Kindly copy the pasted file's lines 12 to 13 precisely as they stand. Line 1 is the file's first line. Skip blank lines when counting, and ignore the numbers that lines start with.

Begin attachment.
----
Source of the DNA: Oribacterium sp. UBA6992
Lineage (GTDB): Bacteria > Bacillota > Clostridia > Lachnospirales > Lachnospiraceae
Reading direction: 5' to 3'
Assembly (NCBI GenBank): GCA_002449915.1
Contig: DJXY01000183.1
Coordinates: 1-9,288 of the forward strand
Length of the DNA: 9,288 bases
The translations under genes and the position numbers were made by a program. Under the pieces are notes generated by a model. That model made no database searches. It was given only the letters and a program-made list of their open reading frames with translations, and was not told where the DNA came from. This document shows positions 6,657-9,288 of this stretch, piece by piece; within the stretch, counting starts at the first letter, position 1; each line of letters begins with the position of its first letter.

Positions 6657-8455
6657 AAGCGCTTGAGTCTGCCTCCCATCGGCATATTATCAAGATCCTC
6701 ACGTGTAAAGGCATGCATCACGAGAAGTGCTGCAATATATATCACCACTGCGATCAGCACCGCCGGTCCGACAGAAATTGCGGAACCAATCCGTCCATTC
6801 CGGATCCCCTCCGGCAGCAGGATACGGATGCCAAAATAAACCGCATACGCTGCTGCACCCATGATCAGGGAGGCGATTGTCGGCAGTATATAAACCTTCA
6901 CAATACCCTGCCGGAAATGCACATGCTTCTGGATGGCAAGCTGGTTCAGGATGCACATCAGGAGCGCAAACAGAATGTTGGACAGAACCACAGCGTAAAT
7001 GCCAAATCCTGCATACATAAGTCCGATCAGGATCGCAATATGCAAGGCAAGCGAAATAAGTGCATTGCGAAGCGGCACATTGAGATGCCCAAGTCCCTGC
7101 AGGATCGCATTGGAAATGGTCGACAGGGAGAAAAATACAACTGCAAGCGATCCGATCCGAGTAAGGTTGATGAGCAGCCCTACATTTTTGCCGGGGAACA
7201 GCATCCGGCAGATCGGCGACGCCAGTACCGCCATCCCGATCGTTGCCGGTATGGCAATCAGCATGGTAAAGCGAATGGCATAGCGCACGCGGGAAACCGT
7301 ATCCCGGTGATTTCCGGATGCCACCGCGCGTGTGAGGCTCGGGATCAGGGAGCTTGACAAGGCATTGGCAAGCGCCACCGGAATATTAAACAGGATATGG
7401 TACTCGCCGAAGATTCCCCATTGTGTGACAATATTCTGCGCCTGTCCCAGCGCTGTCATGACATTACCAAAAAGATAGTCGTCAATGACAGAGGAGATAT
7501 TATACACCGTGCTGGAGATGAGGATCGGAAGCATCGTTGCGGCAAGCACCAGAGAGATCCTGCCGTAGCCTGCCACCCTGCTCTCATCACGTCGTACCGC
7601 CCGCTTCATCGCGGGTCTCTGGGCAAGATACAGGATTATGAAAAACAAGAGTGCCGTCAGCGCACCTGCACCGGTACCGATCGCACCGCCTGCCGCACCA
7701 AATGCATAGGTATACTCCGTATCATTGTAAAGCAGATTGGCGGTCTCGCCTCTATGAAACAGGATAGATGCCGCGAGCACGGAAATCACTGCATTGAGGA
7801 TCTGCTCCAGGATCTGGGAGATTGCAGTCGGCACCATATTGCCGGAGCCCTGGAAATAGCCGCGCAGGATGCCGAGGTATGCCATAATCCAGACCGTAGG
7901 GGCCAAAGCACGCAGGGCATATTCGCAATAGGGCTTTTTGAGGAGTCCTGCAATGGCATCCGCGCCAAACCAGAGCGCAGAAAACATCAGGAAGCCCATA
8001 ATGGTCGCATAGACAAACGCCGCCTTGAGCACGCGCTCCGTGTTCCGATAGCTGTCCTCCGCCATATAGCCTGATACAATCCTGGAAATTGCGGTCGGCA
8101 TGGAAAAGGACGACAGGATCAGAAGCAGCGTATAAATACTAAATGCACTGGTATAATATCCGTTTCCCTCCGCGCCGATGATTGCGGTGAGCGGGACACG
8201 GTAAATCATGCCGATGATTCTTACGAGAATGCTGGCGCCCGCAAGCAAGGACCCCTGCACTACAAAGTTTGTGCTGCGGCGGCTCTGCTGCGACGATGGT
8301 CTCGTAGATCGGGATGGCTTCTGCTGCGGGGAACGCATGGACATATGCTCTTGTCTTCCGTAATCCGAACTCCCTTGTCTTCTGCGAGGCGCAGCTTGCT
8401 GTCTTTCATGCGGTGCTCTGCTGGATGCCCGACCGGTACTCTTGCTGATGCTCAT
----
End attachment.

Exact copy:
6801 CGGATCCCCTCCGGCAGCAGGATACGGATGCCAAAATAAACCGCATACGCTGCTGCACCCATGATCAGGGAGGCGATTGTCGGCAGTATATAAACCTTCA
6901 CAATACCCTGCCGGAAATGCACATGCTTCTGGATGGCAAGCTGGTTCAGGATGCACATCAGGAGCGCAAACAGAATGTTGGACAGAACCACAGCGTAAAT